Let me give you an example that came my way thanks to Solidarity Magazine, the United Auto Workers magazine I received as a member of the Newspaper Guild and from which I'll now crib shamelessly. According to Russ Bellant, who's an expert on the radical right, everyone who attends a political training session with the Christian Coalition is handed a leadership manual which declares that biblical scripture commands slaves to submit to their masters. It then goes on to say, "Of course, slavery was abolished in this country many years ago, so we must apply these principles to the way Americans work today, to employees and employers: Christians have a responsibility to submit to the authority of their employers, since they are designated as part of God's plan for the exercise of authority on the earth by man." Russ Bellant goes on to point out that this wacky religious gloss provides a rationale for opposing unions, which do challenge the authority of employers! Anti-union legislation, such as right-to-work laws, is something that right-wing Republicans care about deeply, passionately, profoundly. Unlike the burning question of whether Judy Blume's novels should be on the school library shelf.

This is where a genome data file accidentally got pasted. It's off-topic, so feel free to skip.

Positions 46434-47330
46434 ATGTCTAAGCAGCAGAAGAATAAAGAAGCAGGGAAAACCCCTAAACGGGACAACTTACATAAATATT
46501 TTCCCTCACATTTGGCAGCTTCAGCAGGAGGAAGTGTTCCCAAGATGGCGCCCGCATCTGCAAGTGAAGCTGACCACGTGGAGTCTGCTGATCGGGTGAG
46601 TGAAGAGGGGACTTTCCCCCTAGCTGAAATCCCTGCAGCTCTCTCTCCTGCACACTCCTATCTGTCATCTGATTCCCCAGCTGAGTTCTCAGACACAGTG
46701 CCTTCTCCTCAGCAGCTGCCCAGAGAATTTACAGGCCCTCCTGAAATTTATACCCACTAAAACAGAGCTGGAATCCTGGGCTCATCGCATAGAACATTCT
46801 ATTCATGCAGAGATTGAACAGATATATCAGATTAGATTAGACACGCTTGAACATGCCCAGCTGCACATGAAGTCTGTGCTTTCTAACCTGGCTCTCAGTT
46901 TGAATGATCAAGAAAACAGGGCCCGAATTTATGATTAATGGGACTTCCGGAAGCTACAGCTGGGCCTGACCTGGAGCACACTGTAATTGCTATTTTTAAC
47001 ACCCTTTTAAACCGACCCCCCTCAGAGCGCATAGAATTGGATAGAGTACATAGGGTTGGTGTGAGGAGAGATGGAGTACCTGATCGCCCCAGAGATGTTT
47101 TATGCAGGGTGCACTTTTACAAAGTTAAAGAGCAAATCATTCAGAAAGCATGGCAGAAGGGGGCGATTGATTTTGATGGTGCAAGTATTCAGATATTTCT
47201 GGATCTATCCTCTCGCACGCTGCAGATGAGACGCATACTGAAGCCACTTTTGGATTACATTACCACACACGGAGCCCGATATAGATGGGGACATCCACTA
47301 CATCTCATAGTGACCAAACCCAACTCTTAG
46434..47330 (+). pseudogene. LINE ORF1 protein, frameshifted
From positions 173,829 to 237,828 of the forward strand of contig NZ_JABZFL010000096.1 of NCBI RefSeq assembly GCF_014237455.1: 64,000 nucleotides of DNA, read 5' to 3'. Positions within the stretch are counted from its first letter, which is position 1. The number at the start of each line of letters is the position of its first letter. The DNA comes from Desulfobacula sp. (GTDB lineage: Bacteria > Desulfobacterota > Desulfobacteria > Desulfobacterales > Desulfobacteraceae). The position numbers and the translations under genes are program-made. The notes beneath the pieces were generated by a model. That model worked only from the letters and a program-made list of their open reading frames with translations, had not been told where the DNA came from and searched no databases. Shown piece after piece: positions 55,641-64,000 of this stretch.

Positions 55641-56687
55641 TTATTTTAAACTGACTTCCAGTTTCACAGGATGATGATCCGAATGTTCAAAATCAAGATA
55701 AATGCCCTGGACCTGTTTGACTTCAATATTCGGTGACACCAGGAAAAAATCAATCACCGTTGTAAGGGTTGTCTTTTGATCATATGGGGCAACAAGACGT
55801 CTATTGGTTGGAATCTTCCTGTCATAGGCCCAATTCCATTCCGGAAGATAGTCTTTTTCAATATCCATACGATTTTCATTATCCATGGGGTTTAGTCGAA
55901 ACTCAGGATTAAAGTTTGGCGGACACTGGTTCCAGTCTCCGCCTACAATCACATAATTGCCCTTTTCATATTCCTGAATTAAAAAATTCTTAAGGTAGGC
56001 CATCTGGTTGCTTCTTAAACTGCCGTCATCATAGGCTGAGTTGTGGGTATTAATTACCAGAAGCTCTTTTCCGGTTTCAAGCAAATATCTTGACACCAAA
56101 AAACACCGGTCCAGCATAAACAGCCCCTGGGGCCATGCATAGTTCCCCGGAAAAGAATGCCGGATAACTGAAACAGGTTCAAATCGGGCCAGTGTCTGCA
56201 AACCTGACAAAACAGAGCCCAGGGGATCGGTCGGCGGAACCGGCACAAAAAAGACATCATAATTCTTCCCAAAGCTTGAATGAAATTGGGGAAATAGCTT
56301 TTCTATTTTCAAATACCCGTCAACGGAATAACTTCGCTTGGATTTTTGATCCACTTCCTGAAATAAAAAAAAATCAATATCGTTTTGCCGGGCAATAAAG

It's not surprising that last year Pat Robertson hired, as director of voter education for the Christian Coalition, a man named Charles Cunningham, who is the former executive director of New England Citizens for Right-to-Work, which supports anti-union laws. Nor is it surprising to find Reeve Larson, the head of the National Right-To-Work Committee, joining Pat Robertson, Jerry Falwell and other Religious Right leaders along with many anti-union employers, a member of the Klu Klux Klan and a member of the John Birch Society, in something called The Council For National Policy, which was originally founded by the John Birch Society. This organization is so secret even Russ Bellant, the expert, doesn't know what they do in their quarterly meetings. The Coors family is in it, and donates to Pat Robertson, and one of them sits on the board of his Regent University. So you see how these connections all work. It's not just religion going on here.

I don't want to give you the idea that I think Christian fundamentalism is in any sense harmless, or that it would be harmless if it didn't have a thing going with corporate capitalism and the hard, but until recently, secular right.